Michigan surpasses 10,000 deaths linked to COVID-19

Coronavirus

GRAND RAPIDS, Mich. (WOOD) — Michigan has now seen more than 10,000 people die after contracting COVID-19.

The state passed the grim milestone with Tuesday’s coronavirus data update from the state, which included 191 deaths related to the virus for a total of 10,138. Seventy-nine of the most recent deaths were discovered in a review of death certificates to find any that had not promptly been reported to the state.

The state has announced more than 1,000 deaths in just the last 10 days.

Gov. Gretchen Whitmer ordered flags lowered to half-staff for 10 days, through Dec. 18, to honor the dead.

“Our nation is grieving alongside each of the families who have an empty seat at the dinner table each night or who will be missing family members during the holiday season,” Whitmer said in a statement. “Right now, we need to listen to our scientists and medical professionals who are asking us to double down on wearing masks and maintaining physical distancing to prevent an unnecessarily greater loss of life. With a vaccine on the horizon, there is light at the end of the tunnel, but we each need to do our part until then. We will get through this together.”

The Tuesday data update from the Michigan Department of Health and Human Services also included 5,909 more confirmed cases of the virus, bringing the total in Michigan to 410,295 since the virus was first detected in the state in March.

Labs in Michigan on Monday tested 58,926 samples for the virus and 7,299 were positive, a rate of 12.39%. The number of positive tests is not the same as the number of new cases because people may be tested more than once. Additionally, testing numbers are from a single calendar date, while the number of new cases lists the increase since the last time the state compiled the data; these two time frames do not match up precisely.

Wayne County, which has seen more cases and deaths than any other county, added 1,127 more cases and 30 more deaths for totals of 67,926 and 3,173, respectively. Neighboring Oakland County has had 46,231 confirmed cases of the virus (798 more than the previous day) and 1,377 deaths (23 more). Macomb County has had 40,942 cases (628 more) and 1,298 deaths (20 more).

Kent County recorded nine more deaths for a total of 413. It also confirmed 355 more cases for a total of 35,490 since the start of the outbreak.

Several other West Michigan counties also saw additional deaths:

  • Berrien County: Five more deaths for 126 total; 7,330 total confirmed cases since the outbreak began in March.
  • Branch County: Two more deaths for 43 total; 2,377 total cases.
  • Calhoun County: Three more deaths for 133 total; 5,994 total cases.
  • Ionia County: Six more deaths for 30 total; 2,786 total cases.
  • Kalamazoo County: One more death for 172 total; 9,169 total cases.
  • Montcalm County: Two more deaths for 35 total; 2,254 total cases.
  • Muskegon County: Seven more for 203 total; 8,078 total cases.
  • Oceana County: One more death for 29 total; 1,335 total cases.
  • Ottawa County: 11 more deaths for 177 total; 14,932 total cases.
  • St. Joseph County: Two more deaths for 37 total; 2,657 total cases.

While some metrics that demonstrate the state of the outbreak have shown minor improvements in recent weeks, Michigan’s chief medical executive Dr. Joneigh Khaldun said Monday that “we are still clearly in our second surge of COVID-19 in Michigan.”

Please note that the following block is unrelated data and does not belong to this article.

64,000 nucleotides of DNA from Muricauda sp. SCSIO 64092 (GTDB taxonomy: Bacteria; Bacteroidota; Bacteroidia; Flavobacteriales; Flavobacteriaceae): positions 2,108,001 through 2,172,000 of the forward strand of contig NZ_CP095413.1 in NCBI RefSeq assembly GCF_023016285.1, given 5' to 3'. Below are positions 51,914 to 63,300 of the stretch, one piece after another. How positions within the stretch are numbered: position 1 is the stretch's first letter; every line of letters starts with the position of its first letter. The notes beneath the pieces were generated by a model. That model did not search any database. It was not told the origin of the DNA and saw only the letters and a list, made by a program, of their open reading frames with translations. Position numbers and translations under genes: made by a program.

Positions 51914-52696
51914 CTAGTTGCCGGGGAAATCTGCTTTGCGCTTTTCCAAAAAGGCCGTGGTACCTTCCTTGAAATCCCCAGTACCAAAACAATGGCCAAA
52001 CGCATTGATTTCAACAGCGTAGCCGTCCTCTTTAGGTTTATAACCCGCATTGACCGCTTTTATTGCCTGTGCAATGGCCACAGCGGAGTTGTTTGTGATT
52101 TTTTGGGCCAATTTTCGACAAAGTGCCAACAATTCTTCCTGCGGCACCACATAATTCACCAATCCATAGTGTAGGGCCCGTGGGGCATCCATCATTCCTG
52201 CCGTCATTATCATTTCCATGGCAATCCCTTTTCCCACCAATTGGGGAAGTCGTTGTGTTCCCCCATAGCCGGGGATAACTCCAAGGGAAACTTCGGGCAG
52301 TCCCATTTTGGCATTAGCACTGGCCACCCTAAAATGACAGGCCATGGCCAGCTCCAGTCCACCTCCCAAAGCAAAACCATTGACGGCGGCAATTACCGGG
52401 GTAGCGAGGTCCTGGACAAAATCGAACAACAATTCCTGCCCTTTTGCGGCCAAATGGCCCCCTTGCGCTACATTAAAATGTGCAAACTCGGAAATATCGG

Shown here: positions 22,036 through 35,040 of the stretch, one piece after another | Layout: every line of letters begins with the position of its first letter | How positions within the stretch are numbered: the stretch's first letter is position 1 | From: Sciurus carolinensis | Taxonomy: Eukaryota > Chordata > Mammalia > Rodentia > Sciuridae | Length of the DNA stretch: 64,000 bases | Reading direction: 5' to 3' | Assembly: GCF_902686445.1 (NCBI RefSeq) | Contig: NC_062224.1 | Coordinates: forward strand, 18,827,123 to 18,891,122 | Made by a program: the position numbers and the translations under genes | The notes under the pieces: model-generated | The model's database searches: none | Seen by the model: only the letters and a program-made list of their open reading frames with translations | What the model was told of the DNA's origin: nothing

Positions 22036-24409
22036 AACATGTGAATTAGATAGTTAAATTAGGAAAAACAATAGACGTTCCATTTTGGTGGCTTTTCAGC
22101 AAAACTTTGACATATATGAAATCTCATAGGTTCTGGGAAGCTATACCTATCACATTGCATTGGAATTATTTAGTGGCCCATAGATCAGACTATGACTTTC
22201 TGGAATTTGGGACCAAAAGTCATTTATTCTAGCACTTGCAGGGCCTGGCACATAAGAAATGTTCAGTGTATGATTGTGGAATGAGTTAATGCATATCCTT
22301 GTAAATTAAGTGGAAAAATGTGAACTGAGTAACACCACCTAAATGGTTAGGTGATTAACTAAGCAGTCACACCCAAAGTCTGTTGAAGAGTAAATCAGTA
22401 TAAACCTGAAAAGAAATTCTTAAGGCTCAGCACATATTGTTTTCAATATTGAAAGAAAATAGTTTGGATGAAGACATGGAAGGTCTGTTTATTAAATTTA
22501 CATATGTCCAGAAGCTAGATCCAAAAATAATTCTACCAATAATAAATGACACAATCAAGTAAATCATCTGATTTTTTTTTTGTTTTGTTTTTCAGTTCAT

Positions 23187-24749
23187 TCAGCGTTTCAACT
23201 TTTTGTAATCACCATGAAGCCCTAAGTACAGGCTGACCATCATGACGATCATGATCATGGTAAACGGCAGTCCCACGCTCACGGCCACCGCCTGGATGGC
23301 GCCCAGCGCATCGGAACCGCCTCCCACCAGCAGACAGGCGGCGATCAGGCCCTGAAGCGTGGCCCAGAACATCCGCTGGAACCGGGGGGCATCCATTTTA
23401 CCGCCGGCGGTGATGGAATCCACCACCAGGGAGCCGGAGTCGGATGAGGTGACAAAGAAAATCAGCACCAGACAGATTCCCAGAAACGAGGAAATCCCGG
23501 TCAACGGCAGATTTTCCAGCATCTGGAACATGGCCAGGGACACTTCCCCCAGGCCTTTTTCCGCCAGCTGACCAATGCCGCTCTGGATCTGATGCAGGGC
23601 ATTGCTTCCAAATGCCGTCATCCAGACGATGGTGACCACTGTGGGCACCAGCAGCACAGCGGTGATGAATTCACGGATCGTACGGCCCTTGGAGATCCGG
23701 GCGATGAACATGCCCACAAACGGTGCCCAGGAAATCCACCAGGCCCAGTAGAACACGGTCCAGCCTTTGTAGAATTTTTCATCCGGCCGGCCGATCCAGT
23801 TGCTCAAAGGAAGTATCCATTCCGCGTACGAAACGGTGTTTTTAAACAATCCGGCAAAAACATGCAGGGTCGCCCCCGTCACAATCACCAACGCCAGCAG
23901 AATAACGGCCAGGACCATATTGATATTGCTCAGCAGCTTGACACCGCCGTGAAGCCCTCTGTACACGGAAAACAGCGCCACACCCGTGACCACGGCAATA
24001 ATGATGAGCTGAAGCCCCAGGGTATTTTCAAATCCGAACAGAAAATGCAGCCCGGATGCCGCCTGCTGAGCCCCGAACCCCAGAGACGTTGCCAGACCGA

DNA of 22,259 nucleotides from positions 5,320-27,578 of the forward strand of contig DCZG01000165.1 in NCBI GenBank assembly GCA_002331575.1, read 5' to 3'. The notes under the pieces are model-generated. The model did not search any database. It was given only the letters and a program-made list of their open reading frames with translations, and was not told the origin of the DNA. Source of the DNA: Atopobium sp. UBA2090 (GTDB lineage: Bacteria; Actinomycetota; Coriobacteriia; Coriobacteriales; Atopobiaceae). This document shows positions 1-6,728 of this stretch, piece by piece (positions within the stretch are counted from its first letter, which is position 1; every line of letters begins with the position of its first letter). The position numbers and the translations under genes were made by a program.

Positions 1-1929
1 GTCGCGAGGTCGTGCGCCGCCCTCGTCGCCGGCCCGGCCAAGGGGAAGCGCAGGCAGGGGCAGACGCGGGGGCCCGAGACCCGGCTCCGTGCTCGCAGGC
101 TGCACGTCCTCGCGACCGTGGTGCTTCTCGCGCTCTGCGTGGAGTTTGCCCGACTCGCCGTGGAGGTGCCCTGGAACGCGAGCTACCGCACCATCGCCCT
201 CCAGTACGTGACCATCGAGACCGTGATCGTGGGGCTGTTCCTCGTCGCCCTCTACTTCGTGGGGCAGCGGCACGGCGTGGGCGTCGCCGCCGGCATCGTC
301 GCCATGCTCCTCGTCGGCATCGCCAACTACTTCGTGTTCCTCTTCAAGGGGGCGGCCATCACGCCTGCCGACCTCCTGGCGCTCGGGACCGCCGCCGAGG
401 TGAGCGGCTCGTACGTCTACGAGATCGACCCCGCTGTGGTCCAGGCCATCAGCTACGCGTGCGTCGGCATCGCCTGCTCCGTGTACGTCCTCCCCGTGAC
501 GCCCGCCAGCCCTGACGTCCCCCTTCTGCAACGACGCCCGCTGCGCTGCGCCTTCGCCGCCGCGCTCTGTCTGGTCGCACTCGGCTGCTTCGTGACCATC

She pointed to an “alarmingly high” rate of new cases per million people per day that is seven times higher than it was at the beginning of September; a positive test rate above 14%, which is nearly five times the 3% threshold that public health officials say shows community spread is controlled; and a high number of deaths each day — sometimes more than 100.

Officials also pointed to hospitals running out of beds — capacity averages 74% statewide — though Khaldun noted the growth in the number of people hospitalized as slowed in the last week. As of Tuesday, state data showed nearly 4,064 adult inpatients in Michigan were either suspected or confirmed to have COVID-19, a decline of 35 from the previous day. Grand Rapids-based Spectrum Health said it had 302 patients, a declined of six from the previous day.

Citing the continuing high case and death numbers and noting that the effects of Thanksgiving gatherings have yet to be seen, state officials on Monday extended a set of restrictions aimed at curbing the spread of the virus — a ban on dining in at restaurants, the closure of bowling alleys and movie theaters, the requirement that high schools and colleges teach virtually and the suspension of high school sports — through Dec. 20.

They also said that when the restrictions are lifted, it won’t be all at once and that restaurant dining rooms would likely be among the last things to reopen.

“Progress against COVID is hard to earn and easy to lose,” Michigan Department of Health and Human Services Director Robert Gordon, who signed the restrictions into effect, said at a Monday press conference in Lansing announcing the extension. “We need to reopen cautiously, not recklessly.”

“If progress continues, we will eagerly reopen venues beyond those I’ve described,” he continued. “We’re not ready to so now and it’s unlikely we’ll be ready to do so in 12 days, but we will so as soon as we can.”

Though vaccines should soon be approved for emergency use, it will be some time before they are widely available. As a result, the virus continues to affect events. The West Michigan Women’s Expo, a large convention held each March at DeVos Place in downtown Grand Rapids, announced Tuesday morning its 2021 event was canceled due to the pandemic. Its 2020 event also closed after less than a full day as the virus was spreading in Michigan.

  

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